The Work of the Assembly
Of the tasks undertaken by the legislature in the three sessions which began in the autumn of 1829, the work of building school-houses and striving to increase the literacy of the Canadian population was the one which evoked the most universal approval and enthusiasm. There was never a doubt in the mind of members of the assembly that Canadian civilization would be rapidly transformed by the measures taken and most right-minded people in the province seem to have agreed with them. Tocqueville and Beaumont, during their visits to Montreal and Quebec in 1831, were assured on all sides that 'the Canadian race which is growing up will not resemble that which now exists'.1 So strong was the tide that even the opposition of the Catholic bishops to the form of the assembly measures made remarkably little difference either to the legislature itself or to the population of the towns and villages that were to benefit from them, and the Church proceeded quietly to adapt itself to this aspect of a new order.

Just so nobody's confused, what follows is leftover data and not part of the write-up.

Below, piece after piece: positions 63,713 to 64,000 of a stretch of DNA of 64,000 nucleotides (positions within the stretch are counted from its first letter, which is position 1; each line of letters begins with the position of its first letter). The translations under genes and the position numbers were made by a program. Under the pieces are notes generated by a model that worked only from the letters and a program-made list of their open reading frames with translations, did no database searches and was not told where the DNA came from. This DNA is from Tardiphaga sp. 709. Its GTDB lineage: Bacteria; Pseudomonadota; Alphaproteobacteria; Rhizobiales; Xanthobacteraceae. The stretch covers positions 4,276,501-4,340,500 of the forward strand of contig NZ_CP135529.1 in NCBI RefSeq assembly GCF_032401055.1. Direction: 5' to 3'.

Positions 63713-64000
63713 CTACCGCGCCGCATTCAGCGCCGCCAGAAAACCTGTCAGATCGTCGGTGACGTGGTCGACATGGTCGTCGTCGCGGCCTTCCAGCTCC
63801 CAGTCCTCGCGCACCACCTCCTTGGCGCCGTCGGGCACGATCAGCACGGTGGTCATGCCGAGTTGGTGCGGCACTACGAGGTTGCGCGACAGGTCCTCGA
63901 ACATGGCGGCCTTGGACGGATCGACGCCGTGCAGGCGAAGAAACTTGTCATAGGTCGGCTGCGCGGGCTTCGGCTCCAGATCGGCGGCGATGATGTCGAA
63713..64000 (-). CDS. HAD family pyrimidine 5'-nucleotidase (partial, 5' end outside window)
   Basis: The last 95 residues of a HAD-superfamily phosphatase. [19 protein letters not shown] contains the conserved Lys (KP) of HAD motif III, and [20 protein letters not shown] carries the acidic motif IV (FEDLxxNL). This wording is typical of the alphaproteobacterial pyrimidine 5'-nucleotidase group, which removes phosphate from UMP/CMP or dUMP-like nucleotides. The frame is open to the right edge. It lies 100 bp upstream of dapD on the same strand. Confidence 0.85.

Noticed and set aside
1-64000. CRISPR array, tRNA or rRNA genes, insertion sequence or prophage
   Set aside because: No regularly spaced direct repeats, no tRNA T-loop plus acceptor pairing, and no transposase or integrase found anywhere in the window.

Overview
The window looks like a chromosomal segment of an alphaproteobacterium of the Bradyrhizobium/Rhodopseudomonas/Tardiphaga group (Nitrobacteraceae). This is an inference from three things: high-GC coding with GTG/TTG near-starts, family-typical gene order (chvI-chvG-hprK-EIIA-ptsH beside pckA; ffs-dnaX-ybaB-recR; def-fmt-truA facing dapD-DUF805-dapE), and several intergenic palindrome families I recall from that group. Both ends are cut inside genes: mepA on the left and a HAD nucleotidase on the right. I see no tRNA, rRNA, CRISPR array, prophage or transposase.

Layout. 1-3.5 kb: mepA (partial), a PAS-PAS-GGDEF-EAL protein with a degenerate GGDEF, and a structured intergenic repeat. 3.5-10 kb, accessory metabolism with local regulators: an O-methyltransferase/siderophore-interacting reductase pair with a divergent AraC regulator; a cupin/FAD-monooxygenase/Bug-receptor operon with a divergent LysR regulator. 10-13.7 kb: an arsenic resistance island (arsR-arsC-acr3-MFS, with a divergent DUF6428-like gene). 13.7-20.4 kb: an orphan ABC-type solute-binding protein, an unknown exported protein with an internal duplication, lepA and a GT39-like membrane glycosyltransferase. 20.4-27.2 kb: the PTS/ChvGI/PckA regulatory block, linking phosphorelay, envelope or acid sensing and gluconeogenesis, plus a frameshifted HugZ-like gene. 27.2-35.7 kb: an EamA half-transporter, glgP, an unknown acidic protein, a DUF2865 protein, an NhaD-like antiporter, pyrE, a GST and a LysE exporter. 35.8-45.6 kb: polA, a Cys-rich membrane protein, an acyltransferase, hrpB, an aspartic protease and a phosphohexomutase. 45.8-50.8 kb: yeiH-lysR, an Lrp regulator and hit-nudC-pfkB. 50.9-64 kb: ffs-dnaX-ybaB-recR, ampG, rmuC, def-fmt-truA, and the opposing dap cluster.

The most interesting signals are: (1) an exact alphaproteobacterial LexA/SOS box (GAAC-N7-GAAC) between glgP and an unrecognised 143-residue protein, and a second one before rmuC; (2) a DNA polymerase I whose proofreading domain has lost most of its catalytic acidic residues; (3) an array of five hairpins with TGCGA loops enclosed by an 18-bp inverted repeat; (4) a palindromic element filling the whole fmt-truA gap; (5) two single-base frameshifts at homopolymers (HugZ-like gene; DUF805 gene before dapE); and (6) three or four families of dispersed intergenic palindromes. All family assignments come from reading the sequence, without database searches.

The underlying principles of the assembly philosophy about education were formed in the early twenties and never greatly changed. There was always a considerable interest in the various systems then in vogue in Europe, and especially in England, for spreading elementary education among the poorer classes without too great public expenditure. The system of Joseph Lancaster was on the whole favoured partly because he was a Quaker, whereas his leading rival, Andrew Bell, was an Anglican; the assembly often displayed a preference for dissenters over members of the established Church. Joseph Lancaster had come to America in the twenties and carried on an active correspondence with Papineau and others in Lower Canada, which resulted in his settling in Montreal and receiving a grant from the assembly to enable him to continue his experiments and assist in the organization of elementary schools in that city.2 Through the efforts of J. F. Perrault, Quebec's most noted philanthropist, a Lancastrian school was opened as early as 1821 for the needy children of the Lower Town, and three years later Perrault, knowing